Feifei Zhou, Shuyang Li, Yanbin Zhao, Yilong Zhang, Kevin L. Ju, Fengshan Zhang, Shengfa Pan and Yu Sun
The authors aimed to identify factors that may be useful for quantifying the amount of degenerative change in preoperative patients to identify ideal candidates for cervical disc replacement (CDR) in patients with a minimum of 10 years of follow-up data.
During the period from December 2003 to August 2008, 54 patients underwent CDR with a Bryan cervical disc prosthesis performed by the same group of surgeons, and all of the patients in this group with at least 10 years of follow-up data were enrolled in this retrospective analysis of cases. Postoperative bone formation was graded in radiographic images by using the McAfee classification for heterotopic ossification. Preoperative degeneration was evaluated in radiographs based on a quantitative scoring system. After univariate analysis, the authors performed multifactor logistic regression analysis to identify significant factors. To determine the cutoff points for the significant factors, a receiver operating characteristic (ROC) curve analysis was conducted.
Study patients had a mean age of 43.6 years and an average follow-up period of 120.3 months. The patients as a group had a 68.2% overall incidence of bone formation. Based on univariate analysis results, data for patient sex, disc height, and the presence of anterior osteophytes and endplate sclerosis were included in the multivariate analysis. According to the analysis results, the identified independent risk factors for postoperative bone formation included disc height, the presence of anterior osteophytes, and endplate sclerosis, and according to a quantitative scoring system for degeneration of the cervical spine based on these variables, the ROC curve indicated that the optimal cutoff scores for these risk factors were 0.5, 1.5, and 1.5, respectively.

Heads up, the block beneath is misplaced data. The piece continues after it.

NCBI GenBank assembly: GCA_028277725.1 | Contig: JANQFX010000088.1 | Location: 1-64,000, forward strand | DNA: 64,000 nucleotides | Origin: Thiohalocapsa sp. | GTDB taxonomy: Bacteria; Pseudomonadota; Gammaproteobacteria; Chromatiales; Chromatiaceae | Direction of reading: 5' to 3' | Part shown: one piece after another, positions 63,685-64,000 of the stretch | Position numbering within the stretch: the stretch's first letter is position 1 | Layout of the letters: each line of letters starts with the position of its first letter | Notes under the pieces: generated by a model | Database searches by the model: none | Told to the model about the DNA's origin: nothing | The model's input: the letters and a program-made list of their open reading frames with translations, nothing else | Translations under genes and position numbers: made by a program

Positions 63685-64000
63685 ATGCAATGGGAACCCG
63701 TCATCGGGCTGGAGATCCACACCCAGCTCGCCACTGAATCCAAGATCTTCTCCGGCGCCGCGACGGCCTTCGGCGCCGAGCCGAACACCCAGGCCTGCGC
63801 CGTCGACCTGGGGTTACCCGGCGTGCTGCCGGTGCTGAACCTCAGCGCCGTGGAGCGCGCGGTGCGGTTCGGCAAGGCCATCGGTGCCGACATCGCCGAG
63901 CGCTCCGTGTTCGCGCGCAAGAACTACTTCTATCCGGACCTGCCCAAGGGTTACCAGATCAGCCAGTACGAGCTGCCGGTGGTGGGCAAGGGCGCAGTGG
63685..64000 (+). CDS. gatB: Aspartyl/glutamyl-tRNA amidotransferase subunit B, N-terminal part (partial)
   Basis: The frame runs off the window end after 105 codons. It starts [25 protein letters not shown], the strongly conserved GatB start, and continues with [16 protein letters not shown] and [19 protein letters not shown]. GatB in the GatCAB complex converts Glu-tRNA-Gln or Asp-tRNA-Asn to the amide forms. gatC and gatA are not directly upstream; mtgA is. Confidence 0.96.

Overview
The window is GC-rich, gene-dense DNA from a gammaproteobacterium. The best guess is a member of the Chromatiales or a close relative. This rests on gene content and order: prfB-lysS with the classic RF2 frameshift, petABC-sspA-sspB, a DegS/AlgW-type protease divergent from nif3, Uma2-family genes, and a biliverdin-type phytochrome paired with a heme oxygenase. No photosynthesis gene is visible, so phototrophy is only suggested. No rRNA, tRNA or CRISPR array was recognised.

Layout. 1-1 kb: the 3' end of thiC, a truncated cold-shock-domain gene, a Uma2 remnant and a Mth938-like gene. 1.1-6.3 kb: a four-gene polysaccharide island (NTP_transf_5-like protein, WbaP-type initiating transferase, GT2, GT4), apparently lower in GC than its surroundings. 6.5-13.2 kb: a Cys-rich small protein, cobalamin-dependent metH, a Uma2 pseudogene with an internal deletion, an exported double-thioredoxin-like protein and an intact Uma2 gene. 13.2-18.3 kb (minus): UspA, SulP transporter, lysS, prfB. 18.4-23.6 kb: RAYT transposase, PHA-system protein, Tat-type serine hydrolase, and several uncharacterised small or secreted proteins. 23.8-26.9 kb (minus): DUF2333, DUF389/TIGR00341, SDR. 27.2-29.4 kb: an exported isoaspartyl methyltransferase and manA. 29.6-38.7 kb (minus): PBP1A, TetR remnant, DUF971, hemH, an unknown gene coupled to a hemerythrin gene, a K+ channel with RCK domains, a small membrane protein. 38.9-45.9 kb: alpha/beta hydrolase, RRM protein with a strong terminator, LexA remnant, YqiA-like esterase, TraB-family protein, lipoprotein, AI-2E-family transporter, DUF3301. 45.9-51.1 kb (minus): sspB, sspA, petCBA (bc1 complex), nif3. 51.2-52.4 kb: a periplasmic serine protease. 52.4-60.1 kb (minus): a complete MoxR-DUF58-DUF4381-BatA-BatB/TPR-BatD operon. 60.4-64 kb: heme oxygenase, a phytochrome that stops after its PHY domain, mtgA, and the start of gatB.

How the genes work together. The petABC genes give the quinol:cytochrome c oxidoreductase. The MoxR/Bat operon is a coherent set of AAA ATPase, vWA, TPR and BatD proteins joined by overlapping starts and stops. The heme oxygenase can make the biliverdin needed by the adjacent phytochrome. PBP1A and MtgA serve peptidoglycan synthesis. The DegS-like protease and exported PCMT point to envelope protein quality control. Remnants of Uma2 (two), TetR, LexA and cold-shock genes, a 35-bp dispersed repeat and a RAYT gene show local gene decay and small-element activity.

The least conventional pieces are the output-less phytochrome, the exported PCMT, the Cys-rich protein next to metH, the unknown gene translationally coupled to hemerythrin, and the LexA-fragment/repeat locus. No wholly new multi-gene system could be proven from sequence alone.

Among the patients who were followed up for at least 10 years after CDR, the incidence of postoperative bone formation was relatively high. The study results indicate that the degree of degeneration in the target level before surgery has a positive correlation with the incidence of postoperative ossification. Rigorous indication criteria for postoperative ossification should be applied in patients for whom CDR may be a treatment option.
Fengshan Yu, Zhifei Wang, Mikiei Tanaka, Chi-Tso Chiu, Peter Leeds, Yumin Zhang and De-Maw Chuang
Although traumatic brain injury (TBI) is the leading cause of death and morbidity in young adults, no effective pharmaceutical treatment is available. By inhibiting glycogen synthase kinase–3 (GSK-3) and histone deacetylases (HDACs), respectively, lithium and valproate (VPA) have beneficial effects in diverse neurodegenerative diseases. Furthermore, in an excitotoxic neuronal model and in animal models of amyotrophic lateral sclerosis, Huntington disease, and stroke, combined treatment with lithium and VPA produces more robust neuroprotective effects than treatment with either agent alone. Building on previous work that establishes that therapeutic doses of either lithium or VPA have beneficial effects in mouse models of TBI, this study evaluated the effects of combined treatment with subeffective doses of lithium and VPA in a mouse model of TBI.
Male C57BL/6 mice underwent TBI and were subsequently treated with lithium, VPA, or a combination of lithium and VPA 15 minutes post-TBI and once daily thereafter for up to 3 weeks; all doses were subeffective (1 mEq/kg of lithium and 200 mg/kg of VPA). Assessed parameters included lesion volume via H & E staining; blood-brain barrier (BBB) integrity via immunoglobulin G extravasation; neurodegeneration via Fluoro-Jade B staining; motor coordination via a beam-walk test; and protein levels of acetylhistone H3, phospho-GSK-3β, and β-catenin via Western blotting.
Posttrauma treatment with combined subeffective doses of lithium and VPA significantly reduced lesion volume, attenuated BBB disruption, and mitigated hippocampal neurodegeneration 3 days after TBI. As expected, subeffective doses of lithium or VPA alone did not have these beneficial effects. Combined treatment also improved motor coordination starting from Day 7 and persisting at least 21 days after TBI. Acetylation of histone H3, an index of HDAC inhibition, was robustly increased by the combined treatment 3 days after TBI.
Cotreatment with subeffective doses of lithium and VPA significantly attenuated TBI-induced brain lesion, BBB disruption, and neurodegeneration, and robustly improved long-term functional recovery. These findings suggest that potentiating histone acetylation by HDAC inhibition is probably part of the mechanism underlying the beneficial effects associated with this combined treatment for TBI. Because both lithium and VPA have a long history of safe clinical use, the results suggest that using a combination of these 2 agents at subtherapeutic doses to treat patients with TBI may also reduce side effects and enhance tolerability.